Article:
OTTAWA Dec 7 Canada on Friday approved CNOOC
Ltd's landmark $15.1 billion bid for Nexen Inc
, but said it would block virtually all new
attempts by foreign state-owned enterprises to buy assets in the
Separately, Canada approved a C$5.2 billion ($5.3 billion)
bid by Malaysian firm Petronas for energy firm
Progress Energy Corp. The federal Industry Ministry
weighed both bids to see if they amounted to a net benefit to
The CNOOC bid was hugely controversial in Canada and raised
rare open discord inside the ruling Conservative Party, where
some legislators opposed the idea of foreign state-owned
enterprises - particularly those from China - buying Canadian
Prime Minister Stephen Harper said the two approvals
announced on Friday marked the end of a trend for the
right-of-center pro-business Conservatives.
"Foreign state control of oil sands development has reached
the point at which further such foreign state control would not
be of net benefit to Canada," he told reporters.
"Therefore, going forward, the minister (of industry) will
find the acquisition of control of a Canadian oil sands business
by a foreign state-owned enterprise to be of net benefit only in
an exceptional circumstance."
Ottawa introduced new rules imposing tough conditions on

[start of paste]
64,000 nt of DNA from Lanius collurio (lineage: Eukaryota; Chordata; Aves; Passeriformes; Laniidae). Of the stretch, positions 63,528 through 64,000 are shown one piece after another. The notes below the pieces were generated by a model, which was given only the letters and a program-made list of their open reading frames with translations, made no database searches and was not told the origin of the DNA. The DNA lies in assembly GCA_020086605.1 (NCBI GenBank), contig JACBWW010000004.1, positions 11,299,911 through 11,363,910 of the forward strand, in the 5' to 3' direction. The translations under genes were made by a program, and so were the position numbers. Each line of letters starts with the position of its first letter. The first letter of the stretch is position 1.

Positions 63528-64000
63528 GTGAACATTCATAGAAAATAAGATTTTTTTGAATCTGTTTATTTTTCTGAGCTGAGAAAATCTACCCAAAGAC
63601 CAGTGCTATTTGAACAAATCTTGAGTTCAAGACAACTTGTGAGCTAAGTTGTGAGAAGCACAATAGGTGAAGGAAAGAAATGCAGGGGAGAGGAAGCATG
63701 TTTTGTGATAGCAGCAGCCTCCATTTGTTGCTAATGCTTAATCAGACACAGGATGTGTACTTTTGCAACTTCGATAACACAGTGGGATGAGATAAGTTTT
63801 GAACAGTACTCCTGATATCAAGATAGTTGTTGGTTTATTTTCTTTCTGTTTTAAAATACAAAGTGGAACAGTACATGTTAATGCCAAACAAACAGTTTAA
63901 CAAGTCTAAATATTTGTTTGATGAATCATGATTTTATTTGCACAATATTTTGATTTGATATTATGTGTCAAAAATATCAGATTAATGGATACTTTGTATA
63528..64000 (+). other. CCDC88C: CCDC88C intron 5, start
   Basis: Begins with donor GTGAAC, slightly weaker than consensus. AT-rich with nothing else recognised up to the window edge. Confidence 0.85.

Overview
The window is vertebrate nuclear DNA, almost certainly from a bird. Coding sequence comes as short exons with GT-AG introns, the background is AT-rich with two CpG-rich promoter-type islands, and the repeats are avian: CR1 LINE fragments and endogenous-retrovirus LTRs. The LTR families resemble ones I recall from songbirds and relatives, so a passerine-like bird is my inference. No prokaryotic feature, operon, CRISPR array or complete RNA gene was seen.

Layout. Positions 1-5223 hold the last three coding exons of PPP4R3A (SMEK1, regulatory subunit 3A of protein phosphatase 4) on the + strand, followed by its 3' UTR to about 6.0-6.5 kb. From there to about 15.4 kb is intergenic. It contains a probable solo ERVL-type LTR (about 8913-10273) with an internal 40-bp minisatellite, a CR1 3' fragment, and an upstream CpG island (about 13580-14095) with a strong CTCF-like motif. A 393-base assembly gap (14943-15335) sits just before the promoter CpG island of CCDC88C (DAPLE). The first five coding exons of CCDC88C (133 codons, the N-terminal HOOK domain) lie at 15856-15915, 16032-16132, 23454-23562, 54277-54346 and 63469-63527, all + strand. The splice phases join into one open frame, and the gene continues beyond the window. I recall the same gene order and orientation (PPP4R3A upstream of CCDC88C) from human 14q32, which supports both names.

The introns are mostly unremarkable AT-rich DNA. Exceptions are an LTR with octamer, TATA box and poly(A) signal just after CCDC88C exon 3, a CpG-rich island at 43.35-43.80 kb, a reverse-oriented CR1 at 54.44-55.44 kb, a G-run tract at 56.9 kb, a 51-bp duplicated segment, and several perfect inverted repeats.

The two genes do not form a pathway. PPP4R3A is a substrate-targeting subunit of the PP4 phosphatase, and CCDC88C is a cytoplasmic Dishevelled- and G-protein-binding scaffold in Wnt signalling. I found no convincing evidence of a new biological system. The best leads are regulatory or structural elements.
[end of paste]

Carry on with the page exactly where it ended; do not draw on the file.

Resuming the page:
state-owned enterprises seeking to invest anywhere in the
The strict new approach will raise questions about how
Canada can raise the C$650 billion investment it says it needs
in the natural resources sector in the next decade alone.
Ministers say much of the money will have to come from abroad
and China is an obvious source.
Harper said Canada was particularly concerned by two
factors: the influence that foreign state-owned enterprises
could have on Canadian industry and the influence that the
country where the enterprise came from had over that enterprise.
In future, he said, state-owned enterprises seeking to
invest in the economy would have to show adherence to free
market principles and address the fact that they are susceptible
to state influence.
Harper went to China in February to promote the idea of the
Asian country buying Canadian oil and also made clear Canada was
open for business.
But given the unhappiness in his own party, he took a
"To be blunt, Canadians have not spent years reducing
the ownership of sectors of the economy by our own governments,
only to see them bought and controlled by foreign governments
instead," Harper said.